Further to my earlier post about My life and work by Henry Ford:


The more I read this book the more it amazes me and makes me admire Henry Ford! Even before the field of Management evolved to its current relatively mature state, Henry Ford thought about and wrote about almost all aspects of it – Human Resource, Finance, Organizational Culture, Economics, Operations Management, Change Management, Strategy, Corporate Social Responsibility et al.


I’m reproducing here a few random pieces from the book ‘My life and work’:


“It ought to be the employer’s ambition, as leader, to pay better wages than any similar line of business, and it ought to be the workman’s ambition to make this possible”


“There is now a definite demand that the human side of business be elevated to a position of equal importance with the material side” (View this from the point of view of production line where automation reduces importance of labor)


“We are not against borrowing money and we are not against bankers. We are against trying to make borrowed money take the place of work. We are against the kind of banker who regards a business as a melon to be cut…Money is only a tool in business. It is just a part of the machinery. You might as well borrow 100,000 lathes as $100,000 if the trouble is inside your business. More lathes will not cure it; neither will more money. Only heavier doses of brains and thought and wise courage can cure. When it is done, the business will begin to make its own money, just as a repaired human body begins to make sufficient pure blood. “


“Borrowing for expansion is one thing; borrowing to make up for mismanagement and waste is quite another”


“The time for a business man to borrow money, if ever, is when he does not need it. That is, when he does not need it as a substitute for the things he ought himself to do”


“If it at any point a question between lowering wages or abolishing dividends, I would abolish dividends…It is bad financial policy to reduce wages because it reduces buying power. If one believes that leadership brings responsibility, then a part of that responsibility is in seeing that those whom one leads shall have an adequate opportunity to earn a living.”


“Profits belong in three places: they belong to the business- to keep it steady, progressive, and sound. They belong to the men who helped produce them. And they belong also, in part, to the public. A successful business is profitable to all three of these interests- planner, producer, and purchaser”


“I cannot too greatly emphasize that the very worst time to borrow money is when the banking people think that you need money.”


“…You will note that the financiers proposed to cure by lending money and not by bettering methods. They did not suggest putting in an engineer; they wanted to put in a treasurer. And that is the danger of having bankers in business. They think solely in terms of money. They think of factory as making money, not goods. They want to watch the money, not the efficiency of production.”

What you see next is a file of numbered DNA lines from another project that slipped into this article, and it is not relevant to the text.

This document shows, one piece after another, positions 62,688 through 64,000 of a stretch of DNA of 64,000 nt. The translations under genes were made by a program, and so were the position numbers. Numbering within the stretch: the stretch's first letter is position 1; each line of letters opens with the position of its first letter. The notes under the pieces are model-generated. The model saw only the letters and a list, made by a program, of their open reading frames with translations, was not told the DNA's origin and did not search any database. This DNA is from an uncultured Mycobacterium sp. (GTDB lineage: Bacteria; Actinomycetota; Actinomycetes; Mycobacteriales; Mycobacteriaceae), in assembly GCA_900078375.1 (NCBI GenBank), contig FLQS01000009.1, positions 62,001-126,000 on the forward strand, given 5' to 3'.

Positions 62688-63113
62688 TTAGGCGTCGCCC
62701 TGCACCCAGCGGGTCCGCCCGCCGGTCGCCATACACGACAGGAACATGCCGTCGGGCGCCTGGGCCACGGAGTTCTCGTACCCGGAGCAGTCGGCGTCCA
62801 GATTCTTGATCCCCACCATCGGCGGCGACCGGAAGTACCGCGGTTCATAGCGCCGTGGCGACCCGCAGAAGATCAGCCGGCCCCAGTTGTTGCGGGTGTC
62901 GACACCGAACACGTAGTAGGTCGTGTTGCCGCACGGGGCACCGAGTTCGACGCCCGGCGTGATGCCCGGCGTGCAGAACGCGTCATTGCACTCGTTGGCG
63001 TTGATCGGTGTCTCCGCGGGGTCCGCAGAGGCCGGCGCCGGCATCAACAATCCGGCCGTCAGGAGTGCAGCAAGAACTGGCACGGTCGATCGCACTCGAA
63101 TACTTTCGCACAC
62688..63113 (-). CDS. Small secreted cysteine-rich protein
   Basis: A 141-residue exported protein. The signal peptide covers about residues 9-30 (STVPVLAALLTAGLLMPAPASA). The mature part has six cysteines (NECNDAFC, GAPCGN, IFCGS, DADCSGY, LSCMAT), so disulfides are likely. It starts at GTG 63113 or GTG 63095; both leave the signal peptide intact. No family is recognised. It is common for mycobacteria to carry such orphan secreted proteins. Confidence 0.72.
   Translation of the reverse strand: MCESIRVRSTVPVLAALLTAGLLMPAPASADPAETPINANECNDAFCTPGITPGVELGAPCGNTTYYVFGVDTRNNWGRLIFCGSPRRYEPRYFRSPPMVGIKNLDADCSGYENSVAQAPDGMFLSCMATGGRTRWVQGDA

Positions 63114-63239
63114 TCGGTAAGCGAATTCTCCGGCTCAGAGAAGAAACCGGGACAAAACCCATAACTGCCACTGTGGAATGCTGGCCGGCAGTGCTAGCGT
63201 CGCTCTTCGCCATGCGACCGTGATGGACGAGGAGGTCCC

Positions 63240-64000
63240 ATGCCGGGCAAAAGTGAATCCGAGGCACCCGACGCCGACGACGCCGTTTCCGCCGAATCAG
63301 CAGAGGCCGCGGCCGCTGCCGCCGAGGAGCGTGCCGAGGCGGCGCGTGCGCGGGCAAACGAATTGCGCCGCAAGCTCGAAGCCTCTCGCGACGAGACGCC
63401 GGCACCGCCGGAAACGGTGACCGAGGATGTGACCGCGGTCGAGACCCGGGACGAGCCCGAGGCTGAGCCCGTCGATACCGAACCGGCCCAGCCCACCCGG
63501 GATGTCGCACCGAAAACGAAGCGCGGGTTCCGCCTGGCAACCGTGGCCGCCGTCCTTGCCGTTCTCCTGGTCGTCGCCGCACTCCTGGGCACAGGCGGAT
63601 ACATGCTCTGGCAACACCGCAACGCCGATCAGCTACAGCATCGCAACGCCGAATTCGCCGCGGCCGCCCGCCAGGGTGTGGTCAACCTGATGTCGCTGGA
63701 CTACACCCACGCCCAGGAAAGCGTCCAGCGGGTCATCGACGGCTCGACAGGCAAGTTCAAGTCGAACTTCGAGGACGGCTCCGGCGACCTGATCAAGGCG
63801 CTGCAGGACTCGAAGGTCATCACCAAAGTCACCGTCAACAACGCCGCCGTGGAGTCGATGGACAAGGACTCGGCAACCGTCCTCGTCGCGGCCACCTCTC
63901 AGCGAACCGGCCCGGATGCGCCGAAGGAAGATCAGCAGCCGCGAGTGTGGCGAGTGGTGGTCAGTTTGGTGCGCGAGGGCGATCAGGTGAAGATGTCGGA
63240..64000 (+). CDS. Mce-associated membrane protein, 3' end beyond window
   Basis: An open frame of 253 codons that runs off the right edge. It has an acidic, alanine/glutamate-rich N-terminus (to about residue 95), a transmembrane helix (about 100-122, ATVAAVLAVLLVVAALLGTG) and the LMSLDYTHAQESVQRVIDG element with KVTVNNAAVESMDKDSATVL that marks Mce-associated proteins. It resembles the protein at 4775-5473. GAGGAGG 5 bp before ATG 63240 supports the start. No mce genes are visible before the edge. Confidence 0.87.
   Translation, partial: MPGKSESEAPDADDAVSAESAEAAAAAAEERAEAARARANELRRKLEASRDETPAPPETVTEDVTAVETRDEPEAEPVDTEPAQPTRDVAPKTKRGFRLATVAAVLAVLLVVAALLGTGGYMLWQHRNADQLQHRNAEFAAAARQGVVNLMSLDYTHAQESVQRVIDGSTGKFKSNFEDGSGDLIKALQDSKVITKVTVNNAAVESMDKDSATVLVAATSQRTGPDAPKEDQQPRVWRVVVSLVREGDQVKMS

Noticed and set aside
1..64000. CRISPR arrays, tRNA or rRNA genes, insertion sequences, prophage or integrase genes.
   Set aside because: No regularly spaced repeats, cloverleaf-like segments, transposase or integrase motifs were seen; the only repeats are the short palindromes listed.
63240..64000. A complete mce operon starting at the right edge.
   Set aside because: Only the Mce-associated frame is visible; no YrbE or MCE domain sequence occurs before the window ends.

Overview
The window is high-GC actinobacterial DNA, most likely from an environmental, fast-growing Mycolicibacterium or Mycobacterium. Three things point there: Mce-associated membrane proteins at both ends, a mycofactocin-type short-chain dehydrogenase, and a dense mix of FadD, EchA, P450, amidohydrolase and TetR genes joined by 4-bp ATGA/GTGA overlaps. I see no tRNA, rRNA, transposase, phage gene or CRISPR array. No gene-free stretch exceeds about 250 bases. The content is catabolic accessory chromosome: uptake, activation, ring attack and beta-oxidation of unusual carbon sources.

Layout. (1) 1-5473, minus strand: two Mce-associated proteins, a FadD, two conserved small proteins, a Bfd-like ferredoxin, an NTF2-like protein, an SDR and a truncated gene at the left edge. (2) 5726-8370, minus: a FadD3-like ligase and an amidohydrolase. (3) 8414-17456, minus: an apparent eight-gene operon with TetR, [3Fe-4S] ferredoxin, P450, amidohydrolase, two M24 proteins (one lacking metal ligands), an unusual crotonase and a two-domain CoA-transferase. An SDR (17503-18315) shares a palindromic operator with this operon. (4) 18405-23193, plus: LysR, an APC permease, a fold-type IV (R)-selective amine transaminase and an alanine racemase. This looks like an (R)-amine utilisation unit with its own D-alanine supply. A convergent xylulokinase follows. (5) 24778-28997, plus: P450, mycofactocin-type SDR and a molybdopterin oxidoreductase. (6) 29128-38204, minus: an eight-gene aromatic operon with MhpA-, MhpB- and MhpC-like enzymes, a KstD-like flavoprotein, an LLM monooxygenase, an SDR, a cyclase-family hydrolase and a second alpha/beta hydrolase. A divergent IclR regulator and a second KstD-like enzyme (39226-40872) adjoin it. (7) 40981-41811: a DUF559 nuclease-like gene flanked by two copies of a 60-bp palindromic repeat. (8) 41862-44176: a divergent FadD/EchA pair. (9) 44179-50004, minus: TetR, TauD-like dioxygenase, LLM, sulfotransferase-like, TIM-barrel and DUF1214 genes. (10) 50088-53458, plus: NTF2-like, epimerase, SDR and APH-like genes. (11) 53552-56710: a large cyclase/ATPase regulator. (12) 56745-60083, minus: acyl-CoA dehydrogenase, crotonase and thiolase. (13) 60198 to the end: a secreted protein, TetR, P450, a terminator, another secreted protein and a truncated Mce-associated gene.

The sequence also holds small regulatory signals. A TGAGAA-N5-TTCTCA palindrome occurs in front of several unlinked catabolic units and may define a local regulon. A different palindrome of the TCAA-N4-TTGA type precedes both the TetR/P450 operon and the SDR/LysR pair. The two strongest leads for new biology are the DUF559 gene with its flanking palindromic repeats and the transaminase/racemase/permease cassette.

“…my objection to bankers has nothing to do with personalities. I am not against bankers as such. We stand very much in need of thoughtful men, skilled in finance. The world cannot go on without banking facilities. We have to have money. We have to have credit. Otherwise the fruits of production could not be exchanged. We have to have capital. Without it there could be no production. But whether we have based our banking and our credit on the right foundation is quite another matter”


“The present money system i
s
not going to be changed by speech-making or political sensationalism or economic experiment. It is going to change under the pressure of conditions- conditions that we cannot control and pressure that we cannot control. These conditions are now with us; that pressure is now upon us”


“Money, after all, is very simple. It is a part of our transportation system. It is a simple and direct method of conveying goods from one person to another”


“… But money should always be money. A foot is always twelve inches, but when is a dollar a dollar? If ton weights changed in the coal yard, and peck measures changed in the “grocery, and yard sticks were today 42 inches and tomorrow 33 inches (by some occult process called ‘exchange’) the people would mighty soon remedy that. When a dollar is not always a dollar, when the 100-cent dollar becomes the 65-cent dollar, and then the 50-cent dollar, and then the 47-cent dollar, as the good old American gold and silver dollars did, what is the use of yelling about ‘cheap money’, ‘depreciated money’? A dollar that stays 100 cents is as necessary as a pound that stays 16 ounces and a yard that stays 36 inches.”


“The wealth of the world neither consists in nor is adequately represented by the money of the world. Gold itself is not a valuable commodity.”


“Poverty springs from a number of sources, the more important of which are controllable. So does special privilege. I think it is entirely feasible to abolish both poverty and special privilege- and there can be no question but that their abolition is desirable. Both are unnatural, but it is work, not law, to which we must look for results”


“Service can be based on altruism, but that sort of service is not usually the best. The sentimental trips up the practical”


“Why should there be any necessity for almsgiving in a civilized community? …It is easy to give, it is harder to make giving unnecessary.”


“I have no patience with professional charity, or with any sort of commercialized humanitarianism. The moment human helpfulness is systematized, organized, commercialized, and professionalized, the heart of it is extinguished, and it becomes a cold and clammy thing.”



~ Kaustubh
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